Overcoming python performance penalty for multicore CPU

John Nagle nagle at animats.com
Thu Feb 4 04:46:43 CET 2010


Paul Rubin wrote:
> John Nagle <nagle at animats.com> writes:
>> Analysis of each domain is
>> performed in a separate process, but each process uses multiple
>> threads to read process several web pages simultaneously.
>>
>>    Some of the threads go compute-bound for a second or two at a time as
>> they parse web pages.  
> 
> You're probably better off using separate processes for the different
> pages.  If I remember, you were using BeautifulSoup, which while very
> cool, is pretty doggone slow for use on large volumes of pages.  I don't
> know if there's much that can be done about that without going off on a
> fairly messy C or C++ coding adventure.  Maybe someday someone will do
> that.

    I already use separate processes for different domains.  I could
live with Python's GIL as long as moving to a multicore server
doesn't make performance worse.  That's why I asked about CPU dedication
for each process, to avoid thrashing at the GIL.

    There's enough intercommunication between the threads working on
a single site that it's a pain to do them as subprocesses. And I
definitely don't want to launch subprocesses for each page; the
Python load time would be worse than the actual work.  The
subprocess module assumes you're willing to launch a subprocess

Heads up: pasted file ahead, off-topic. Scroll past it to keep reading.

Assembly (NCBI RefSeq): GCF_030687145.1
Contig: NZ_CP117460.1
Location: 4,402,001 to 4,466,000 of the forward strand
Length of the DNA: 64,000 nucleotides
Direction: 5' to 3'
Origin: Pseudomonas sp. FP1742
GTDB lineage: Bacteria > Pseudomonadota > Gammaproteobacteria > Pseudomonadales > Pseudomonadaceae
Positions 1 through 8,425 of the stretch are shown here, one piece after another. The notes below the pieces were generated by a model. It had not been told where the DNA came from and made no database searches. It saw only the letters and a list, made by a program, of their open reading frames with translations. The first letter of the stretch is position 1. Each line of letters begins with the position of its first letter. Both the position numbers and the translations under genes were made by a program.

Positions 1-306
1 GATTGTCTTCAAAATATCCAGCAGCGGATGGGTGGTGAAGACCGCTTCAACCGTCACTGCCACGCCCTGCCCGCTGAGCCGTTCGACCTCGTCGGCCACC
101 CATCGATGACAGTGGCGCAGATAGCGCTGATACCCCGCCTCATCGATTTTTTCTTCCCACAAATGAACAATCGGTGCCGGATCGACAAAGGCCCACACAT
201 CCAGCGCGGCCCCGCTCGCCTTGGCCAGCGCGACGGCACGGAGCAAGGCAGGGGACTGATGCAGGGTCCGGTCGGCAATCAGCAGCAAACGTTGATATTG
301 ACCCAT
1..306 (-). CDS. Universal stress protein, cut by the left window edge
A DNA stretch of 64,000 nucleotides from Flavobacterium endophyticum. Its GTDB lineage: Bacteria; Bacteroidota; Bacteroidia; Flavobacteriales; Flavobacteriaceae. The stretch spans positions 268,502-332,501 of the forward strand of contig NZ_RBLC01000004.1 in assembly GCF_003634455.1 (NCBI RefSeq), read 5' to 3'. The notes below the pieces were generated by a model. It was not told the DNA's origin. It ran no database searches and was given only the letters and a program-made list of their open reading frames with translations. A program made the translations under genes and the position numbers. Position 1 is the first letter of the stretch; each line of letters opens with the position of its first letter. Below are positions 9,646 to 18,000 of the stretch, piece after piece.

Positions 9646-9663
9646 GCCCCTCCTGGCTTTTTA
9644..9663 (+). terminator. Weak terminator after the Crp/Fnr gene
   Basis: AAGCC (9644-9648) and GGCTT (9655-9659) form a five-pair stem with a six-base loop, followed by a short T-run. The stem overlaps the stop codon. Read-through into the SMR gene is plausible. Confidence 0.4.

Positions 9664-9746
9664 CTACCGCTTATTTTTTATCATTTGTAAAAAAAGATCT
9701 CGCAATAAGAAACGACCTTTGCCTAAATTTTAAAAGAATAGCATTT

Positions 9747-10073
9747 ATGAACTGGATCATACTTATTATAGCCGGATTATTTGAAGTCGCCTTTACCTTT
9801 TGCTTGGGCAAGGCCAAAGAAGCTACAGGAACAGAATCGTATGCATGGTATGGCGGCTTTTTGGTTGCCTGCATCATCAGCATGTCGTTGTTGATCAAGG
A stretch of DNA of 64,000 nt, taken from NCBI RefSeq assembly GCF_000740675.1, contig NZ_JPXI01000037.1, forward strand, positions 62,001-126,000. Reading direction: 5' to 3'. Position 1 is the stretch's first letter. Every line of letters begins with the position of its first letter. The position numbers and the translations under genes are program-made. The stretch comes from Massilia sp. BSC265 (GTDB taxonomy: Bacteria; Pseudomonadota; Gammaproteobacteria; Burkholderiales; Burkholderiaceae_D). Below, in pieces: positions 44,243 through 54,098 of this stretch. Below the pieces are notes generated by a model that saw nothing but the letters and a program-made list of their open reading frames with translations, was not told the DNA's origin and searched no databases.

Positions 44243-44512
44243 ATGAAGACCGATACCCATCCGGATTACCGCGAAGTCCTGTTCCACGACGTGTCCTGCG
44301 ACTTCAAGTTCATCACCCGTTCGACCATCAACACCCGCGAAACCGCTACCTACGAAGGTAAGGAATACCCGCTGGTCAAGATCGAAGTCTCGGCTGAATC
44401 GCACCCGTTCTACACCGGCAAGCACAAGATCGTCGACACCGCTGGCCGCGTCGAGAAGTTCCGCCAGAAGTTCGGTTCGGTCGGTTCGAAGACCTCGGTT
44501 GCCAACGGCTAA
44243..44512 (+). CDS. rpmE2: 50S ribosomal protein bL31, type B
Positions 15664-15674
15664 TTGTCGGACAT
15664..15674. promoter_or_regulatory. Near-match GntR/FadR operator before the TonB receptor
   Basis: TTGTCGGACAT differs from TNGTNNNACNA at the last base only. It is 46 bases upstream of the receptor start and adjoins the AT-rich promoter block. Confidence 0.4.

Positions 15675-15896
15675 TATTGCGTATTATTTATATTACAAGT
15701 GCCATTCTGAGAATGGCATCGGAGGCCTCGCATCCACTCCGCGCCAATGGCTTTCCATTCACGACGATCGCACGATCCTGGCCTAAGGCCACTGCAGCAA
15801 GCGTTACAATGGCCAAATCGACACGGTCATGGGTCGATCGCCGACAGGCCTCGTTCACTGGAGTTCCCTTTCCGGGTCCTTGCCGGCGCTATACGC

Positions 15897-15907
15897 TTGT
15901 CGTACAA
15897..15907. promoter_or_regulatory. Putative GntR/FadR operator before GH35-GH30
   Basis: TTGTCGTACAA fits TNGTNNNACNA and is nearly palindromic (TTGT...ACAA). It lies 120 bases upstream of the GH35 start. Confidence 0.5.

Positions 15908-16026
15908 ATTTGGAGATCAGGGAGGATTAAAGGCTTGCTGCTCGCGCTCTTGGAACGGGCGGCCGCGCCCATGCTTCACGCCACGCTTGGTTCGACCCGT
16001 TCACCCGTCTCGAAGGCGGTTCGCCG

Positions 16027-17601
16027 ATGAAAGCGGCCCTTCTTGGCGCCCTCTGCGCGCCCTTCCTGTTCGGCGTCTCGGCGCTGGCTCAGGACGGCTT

for each transaction.

    The current program organization is that there's a scheduler
process which gets requests, prioritizes them, and runs the requested
domains through the site evaluation mill.  The scheduler maintains a
pool of worker processes which get work request via their input pipe, in Pickle
format, and return results, again in Pickle format.  When not in
use, the worker processes sit there dormant, so there's no Python
launch cost for each transaction.  If a worker process crashes, the
scheduler replaces it with a fresh one, and every few hundred uses,
each worker process is replaced with a fresh copy, in case Python
has a memory leak.   It's a lot like the way
FCGI works.

    Scheduling is managed using an in-memory
table in MySQL, so the load can be spread over a cluster if desired,
with a scheduler process on each machine.

    So I already have a scalable architecture.  The only problem
is excess overhead on multicore CPUs.

				John Nagle



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